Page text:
LTO-1 offered 100 gigabytes (GB) native capacity (200 GB compressed) and a native transfer speed of 20 megabytes per second (MBps) or 40 MBps compressed. LTO-1 was the first LTO magnetic tape to serve as an open standard substitute to the available formats of the day.
The Consortium has since released LTO-2 in 2002, LTO-3 in 2005, LTO-4 in 2007, LTO-5 in 2010, LTO-6 in 2012 and LTO-7 in 2015. The LTO-8, LTO-9 and LTO-10 tape formats have been announced, but there are no release dates scheduled as of October 2015.Content Continues Below
LTO tape format specifications
LTO-2 offered 200 GB capacity (400 GB compressed) and 40 MBps throughput (80 MBps compressed), doubling the speed and capacity of LTO-1. Capacity and data transfer rates for LTO-2 assume a 2:1 compression ratio.
LTO-4 doubled capacity to 800 GB native capacity or 1.6 terabytes (TB) compressed and boosted transfer rates to 120 MBps (240 MBps compressed). LTO-4 had 256-bit Advanced Encryption Standard-Galois Counter Mode drive-level encryption.
LTO-5 boosted native capacity to 1.5 TB (3 TB compressed) and data transfer rates to 140 MBps (280 MBps compressed) with a 2:1 compression ratio.
LTO-6 features 2.5 TB native capacity (6.25 TB compressed) with native sustained data transfer rates as high as 160 MBps (400 MBps compressed).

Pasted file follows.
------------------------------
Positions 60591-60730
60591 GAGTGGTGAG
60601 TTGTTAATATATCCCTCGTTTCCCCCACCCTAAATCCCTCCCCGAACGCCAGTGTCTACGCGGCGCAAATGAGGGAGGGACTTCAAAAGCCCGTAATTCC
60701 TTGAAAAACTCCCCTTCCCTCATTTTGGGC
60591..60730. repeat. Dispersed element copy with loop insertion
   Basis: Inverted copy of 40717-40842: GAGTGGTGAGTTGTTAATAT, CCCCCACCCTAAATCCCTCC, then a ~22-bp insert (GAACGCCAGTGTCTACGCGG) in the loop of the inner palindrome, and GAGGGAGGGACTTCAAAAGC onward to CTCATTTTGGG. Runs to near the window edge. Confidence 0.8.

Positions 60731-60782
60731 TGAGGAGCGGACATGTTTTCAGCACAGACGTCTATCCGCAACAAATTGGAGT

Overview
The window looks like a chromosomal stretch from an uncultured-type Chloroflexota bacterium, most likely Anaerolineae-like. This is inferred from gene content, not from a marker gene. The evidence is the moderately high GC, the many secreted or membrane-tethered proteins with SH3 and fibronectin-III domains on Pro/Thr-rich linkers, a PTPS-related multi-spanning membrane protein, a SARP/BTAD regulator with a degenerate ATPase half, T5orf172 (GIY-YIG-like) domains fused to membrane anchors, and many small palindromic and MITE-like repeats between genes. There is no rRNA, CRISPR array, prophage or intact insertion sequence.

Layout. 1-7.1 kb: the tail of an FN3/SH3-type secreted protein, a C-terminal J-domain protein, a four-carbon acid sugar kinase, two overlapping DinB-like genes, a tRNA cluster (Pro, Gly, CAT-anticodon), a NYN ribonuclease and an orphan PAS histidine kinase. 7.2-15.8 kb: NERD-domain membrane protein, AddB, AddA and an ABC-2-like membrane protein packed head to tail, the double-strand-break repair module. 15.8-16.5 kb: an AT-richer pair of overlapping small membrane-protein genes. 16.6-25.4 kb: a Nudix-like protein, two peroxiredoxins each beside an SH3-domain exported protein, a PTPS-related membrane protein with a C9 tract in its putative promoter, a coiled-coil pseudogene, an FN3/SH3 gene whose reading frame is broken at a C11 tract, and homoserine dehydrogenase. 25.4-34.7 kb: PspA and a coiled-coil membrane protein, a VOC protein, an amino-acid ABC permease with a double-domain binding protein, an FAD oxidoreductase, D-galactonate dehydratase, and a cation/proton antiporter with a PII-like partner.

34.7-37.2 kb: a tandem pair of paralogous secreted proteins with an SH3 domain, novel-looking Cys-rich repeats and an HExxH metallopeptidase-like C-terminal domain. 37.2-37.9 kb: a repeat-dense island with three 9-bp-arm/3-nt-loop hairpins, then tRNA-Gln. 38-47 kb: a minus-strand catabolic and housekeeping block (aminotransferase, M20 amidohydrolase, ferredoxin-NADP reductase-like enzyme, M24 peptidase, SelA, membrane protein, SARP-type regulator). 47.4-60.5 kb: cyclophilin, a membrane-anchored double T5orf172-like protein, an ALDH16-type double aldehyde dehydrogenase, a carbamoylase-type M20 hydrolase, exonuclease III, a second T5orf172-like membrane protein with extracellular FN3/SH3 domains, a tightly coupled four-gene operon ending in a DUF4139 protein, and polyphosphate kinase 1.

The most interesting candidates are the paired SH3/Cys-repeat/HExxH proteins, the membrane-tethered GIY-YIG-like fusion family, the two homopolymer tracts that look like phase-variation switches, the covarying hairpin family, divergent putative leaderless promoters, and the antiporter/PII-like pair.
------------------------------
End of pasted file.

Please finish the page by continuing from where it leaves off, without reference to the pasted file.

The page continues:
LTO-7 offers 6.4 TB native capacity (15 TB compressed) with native sustained data transfer rates of 315 MBps (788 MBps compressed).
LTO-8 draft specifications call for 12.8 TB native capacity (32 TB compressed) with native sustained data transfer rates as high as 472 MBps (1,180 MBps compressed).
The projected LTO-9 specifications are 26 TB native capacity (62.5 TB compressed) and 708 MBps throughput (1,770 MBps compressed).
LTO-10 planned specifications call for 48 TB native capacity (120 TB compressed) with 1,100 MBps throughput (2,750 MBps compressed).
Capacity and data transfer rates for LTO-5, LTO-6, LTO-7, LTO-8, LTO-9 and LTO-10 assume 2.5:1 compression ratios.